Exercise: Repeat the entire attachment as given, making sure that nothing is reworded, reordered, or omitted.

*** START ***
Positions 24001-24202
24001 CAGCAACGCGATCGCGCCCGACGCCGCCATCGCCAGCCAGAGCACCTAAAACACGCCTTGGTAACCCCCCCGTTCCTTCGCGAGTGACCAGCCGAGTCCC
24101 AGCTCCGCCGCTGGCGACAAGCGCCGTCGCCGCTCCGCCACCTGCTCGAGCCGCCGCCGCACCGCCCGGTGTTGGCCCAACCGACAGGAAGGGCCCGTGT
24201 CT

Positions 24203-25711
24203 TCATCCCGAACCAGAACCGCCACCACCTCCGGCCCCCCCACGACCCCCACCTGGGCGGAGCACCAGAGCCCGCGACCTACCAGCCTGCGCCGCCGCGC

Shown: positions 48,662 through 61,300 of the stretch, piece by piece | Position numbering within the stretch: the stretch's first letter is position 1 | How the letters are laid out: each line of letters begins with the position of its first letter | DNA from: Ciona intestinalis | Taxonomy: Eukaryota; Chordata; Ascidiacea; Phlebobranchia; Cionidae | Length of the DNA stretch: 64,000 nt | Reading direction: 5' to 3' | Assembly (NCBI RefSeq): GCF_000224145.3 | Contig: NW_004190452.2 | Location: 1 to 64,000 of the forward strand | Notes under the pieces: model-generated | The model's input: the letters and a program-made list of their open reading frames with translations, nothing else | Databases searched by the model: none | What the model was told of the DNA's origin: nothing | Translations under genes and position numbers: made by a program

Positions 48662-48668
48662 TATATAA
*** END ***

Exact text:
Positions 24001-24202
24001 CAGCAACGCGATCGCGCCCGACGCCGCCATCGCCAGCCAGAGCACCTAAAACACGCCTTGGTAACCCCCCCGTTCCTTCGCGAGTGACCAGCCGAGTCCC
24101 AGCTCCGCCGCTGGCGACAAGCGCCGTCGCCGCTCCGCCACCTGCTCGAGCCGCCGCCGCACCGCCCGGTGTTGGCCCAACCGACAGGAAGGGCCCGTGT
24201 CT

Positions 24203-25711
24203 TCATCCCGAACCAGAACCGCCACCACCTCCGGCCCCCCCACGACCCCCACCTGGGCGGAGCACCAGAGCCCGCGACCTACCAGCCTGCGCCGCCGCGC

Shown: positions 48,662 through 61,300 of the stretch, piece by piece | Position numbering within the stretch: the stretch's first letter is position 1 | How the letters are laid out: each line of letters begins with the position of its first letter | DNA from: Ciona intestinalis | Taxonomy: Eukaryota; Chordata; Ascidiacea; Phlebobranchia; Cionidae | Length of the DNA stretch: 64,000 nt | Reading direction: 5' to 3' | Assembly (NCBI RefSeq): GCF_000224145.3 | Contig: NW_004190452.2 | Location: 1 to 64,000 of the forward strand | Notes under the pieces: model-generated | The model's input: the letters and a program-made list of their open reading frames with translations, nothing else | Databases searched by the model: none | What the model was told of the DNA's origin: nothing | Translations under genes and position numbers: made by a program

Positions 48662-48668
48662 TATATAA